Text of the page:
[As civil Society] Society we now tend to judge, as this is academic, this university does not represent us you know. But the journey has taken us to say there is a space of learning from both sides. (Changing Practice Participant)

Building strong cases, finding our voices, being embodied by our informing has also lead to other dialogues that have been unexpected but potentially meaningful. The cases that came out of this course became the catalysts for conversations with government that are now ongoing and, if we can hold them with integrity, may lead to meaningful processes of change or even, if we can be bold, places of healing and imagining. At the moment we sit around a table unsure of our allegiances like small cats with territory but because of the humanity brought by the cases themselves and the people that embody them this can’t be banished from the dark and sunless room we find ourselves in, sitting across from each other in the warren of a building that is the DWS headquarters in Pretoria.

And then a final contribution is about the delicate dance of shifting the power of knowing which Visvanathan calls cognitive justice. If we are to build solidarity and partnerships there needs to be an understanding and a space where our knowing is seen as a strong tree rooted in our cultures with our branches and leaves stretched out to the sky. Visvanathan argues that a non violent science is a science that recognises people as inventors of knowledge and not consumers of knowledge and where nature is not an object to be explored but is a mode of thought. We understand this to mean that we need to work with learning and knowing as an authentic expression of people and the landscapes out of which learning emerge. This is why we start with our stories and then our stories intertwined with people’s stories, and then these stories intertwined with the stories of the landscapes through which we walk and act. We learn to see these landscapes anew and understand the movements of people within these landscapes because it is only from this rooted place of knowing that we can begin dialogue and begin reaching our branches out to intertwine with others.

To be a woman : A response to the protests at Rhodes University

This blog is not about my Phd but in response to what is happening at the University where I am doing my Phd.

1. A twelve year old girl is bullied and sexually abused by 14 year old boys for two years. They grab her breasts, vagina, spit on her and make her do their homework. Teachers see this behaviour but do nothing. She eventually moves schools and it stops.
2. A seventeen year old girl goes to a night club. A man grabs her breasts from behind. She turns round and slaps him. He pushes her down a flight of steps. Her friends have to pick her up dazed and confused and take her home.
3. A seventeen year old girl gets a job at a restaurant as a waitress. On her second day she serves a family table. As she walks past the father puts his hand up her skirt. This is one of many occasions. She tells the owner who is talking to the chef. He laughs and the chef grabs her vagina and tells her she is lucky to be so pretty to get such attention.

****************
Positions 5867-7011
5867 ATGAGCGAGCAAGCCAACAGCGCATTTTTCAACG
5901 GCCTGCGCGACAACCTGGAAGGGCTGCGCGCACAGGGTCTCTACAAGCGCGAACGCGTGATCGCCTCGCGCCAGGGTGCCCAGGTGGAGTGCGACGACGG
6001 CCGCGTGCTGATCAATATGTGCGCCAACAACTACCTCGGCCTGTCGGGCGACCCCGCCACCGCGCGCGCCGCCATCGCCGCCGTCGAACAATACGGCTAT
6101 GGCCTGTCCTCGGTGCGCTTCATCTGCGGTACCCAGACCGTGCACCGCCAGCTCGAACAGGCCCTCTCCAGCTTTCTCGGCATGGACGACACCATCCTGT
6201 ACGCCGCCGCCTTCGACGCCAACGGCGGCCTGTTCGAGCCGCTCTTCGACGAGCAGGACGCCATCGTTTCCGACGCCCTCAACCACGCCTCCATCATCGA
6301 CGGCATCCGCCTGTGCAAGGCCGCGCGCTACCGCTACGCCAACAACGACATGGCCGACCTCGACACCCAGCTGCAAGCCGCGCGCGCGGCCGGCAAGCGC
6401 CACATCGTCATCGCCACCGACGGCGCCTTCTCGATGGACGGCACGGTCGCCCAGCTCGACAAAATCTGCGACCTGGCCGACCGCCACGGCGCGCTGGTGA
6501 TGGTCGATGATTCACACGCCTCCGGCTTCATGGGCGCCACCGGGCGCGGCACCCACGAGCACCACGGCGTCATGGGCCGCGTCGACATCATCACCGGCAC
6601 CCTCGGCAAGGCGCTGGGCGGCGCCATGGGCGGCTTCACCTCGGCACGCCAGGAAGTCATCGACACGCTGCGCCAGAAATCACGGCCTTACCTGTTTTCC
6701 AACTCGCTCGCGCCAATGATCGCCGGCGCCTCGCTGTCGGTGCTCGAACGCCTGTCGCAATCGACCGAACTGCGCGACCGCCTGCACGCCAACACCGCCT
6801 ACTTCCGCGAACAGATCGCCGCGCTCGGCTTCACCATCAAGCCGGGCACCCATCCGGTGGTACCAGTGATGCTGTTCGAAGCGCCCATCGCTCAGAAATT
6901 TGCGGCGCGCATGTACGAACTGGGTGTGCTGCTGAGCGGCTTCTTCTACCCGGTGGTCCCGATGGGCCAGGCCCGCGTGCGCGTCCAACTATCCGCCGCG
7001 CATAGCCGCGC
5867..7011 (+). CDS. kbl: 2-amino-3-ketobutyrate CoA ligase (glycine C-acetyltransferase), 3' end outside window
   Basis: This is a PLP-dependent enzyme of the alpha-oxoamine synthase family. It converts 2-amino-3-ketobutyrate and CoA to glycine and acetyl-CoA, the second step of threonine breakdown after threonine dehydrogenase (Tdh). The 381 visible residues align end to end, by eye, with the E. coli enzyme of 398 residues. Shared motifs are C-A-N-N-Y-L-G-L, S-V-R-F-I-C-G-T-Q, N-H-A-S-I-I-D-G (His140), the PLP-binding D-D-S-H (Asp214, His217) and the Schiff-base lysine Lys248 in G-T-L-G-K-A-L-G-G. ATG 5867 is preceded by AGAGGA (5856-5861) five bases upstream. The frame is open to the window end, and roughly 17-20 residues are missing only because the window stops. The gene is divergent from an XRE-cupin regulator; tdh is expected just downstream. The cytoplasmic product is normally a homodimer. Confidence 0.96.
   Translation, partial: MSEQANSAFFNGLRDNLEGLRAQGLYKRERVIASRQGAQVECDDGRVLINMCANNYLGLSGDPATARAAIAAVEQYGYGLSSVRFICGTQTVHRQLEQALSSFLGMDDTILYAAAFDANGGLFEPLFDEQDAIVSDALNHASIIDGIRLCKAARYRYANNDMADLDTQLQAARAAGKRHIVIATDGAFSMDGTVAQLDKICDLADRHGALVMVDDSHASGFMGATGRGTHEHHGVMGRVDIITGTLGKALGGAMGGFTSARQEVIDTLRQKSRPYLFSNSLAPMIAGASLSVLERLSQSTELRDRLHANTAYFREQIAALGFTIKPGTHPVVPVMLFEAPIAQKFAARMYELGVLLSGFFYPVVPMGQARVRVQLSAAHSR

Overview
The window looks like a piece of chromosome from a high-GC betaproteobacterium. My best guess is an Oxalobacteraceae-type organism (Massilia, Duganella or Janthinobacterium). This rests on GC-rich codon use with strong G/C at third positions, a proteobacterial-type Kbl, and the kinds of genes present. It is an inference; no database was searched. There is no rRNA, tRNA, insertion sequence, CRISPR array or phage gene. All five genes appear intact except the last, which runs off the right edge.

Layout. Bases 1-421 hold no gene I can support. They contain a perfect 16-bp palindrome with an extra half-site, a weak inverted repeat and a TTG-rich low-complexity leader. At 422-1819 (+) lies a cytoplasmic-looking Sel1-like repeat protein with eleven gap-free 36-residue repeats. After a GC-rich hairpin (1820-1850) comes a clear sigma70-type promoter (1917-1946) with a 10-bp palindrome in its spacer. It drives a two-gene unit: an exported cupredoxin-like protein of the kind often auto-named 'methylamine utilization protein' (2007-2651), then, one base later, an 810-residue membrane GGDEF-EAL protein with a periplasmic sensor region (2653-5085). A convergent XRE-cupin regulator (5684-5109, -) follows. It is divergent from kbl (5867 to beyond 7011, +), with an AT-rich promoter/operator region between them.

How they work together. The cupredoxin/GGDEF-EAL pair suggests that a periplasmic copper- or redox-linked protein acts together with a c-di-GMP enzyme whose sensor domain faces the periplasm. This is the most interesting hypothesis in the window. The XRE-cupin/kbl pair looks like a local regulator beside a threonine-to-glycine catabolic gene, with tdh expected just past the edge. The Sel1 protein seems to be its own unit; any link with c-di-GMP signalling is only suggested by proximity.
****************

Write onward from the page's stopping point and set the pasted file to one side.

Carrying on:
4. A eighteen year old women goes to a Christening overseas. Older friends ask some of their friends to take her out for the evening. She goes. She is with one other woman. The men take her to one of their houses and refuse to take her home. She ends up having to sleep with the other woman in the spare room. In the middle of the night one of the men jump into bed with them. He grabs her vagina. She screams. He curses and leaves.
5. An eighteen women gets a job during her gap year at a hardware store. A manager starts harassing her. It gets horrible and she is scared. He starts threatening her. She approaches the manager of the store. First he doesn’t believe her until another manager steps in and verifies her case. The regional PR manager is bought in. The woman stands trial and is asked “do you wear mini-skirts to work? Have you provoked him? Have you ever accepted gifts from him? Have you ever flirted with him?. The verdict. He is to keep one meter away from her at all times but it is the responsibility of the young woman to stay away from him. A few days later she is in the canteen. He comes in. She gets up immediately to go out. He blocks her and throws hot coffee in her face. She runs to the store manager whose first question to her is, why were you so close to him? Did you provoke him? She resigns.
6. A nineteen year old woman is at University. She goes out to a club. She goes out for fresh air and is suddenly surrounded by a group of men from the army base. They start taunting her, pulling at her clothing. A young man she knows walks past. She calls out to him and he comes forward. The army men move away. This is the last time she goes out to this club alone. She starts staying at home.
7. A 21 year old women works behind a bar to make money while studying at University. One night a man starts harrassing her. He won’t let up. She refuses to serve him. He threatens her grabbing her arm and twisting it. Another man in the bar steps in. She is eventually fired from her job because she doesn’t converse with the men at the bar and would rather just serve them and read. The woman owner of the bar tells her she hired her because she is pretty and she needs someone to be ‘friendly’ to the men. The women is told she is not ‘friendly’ enough.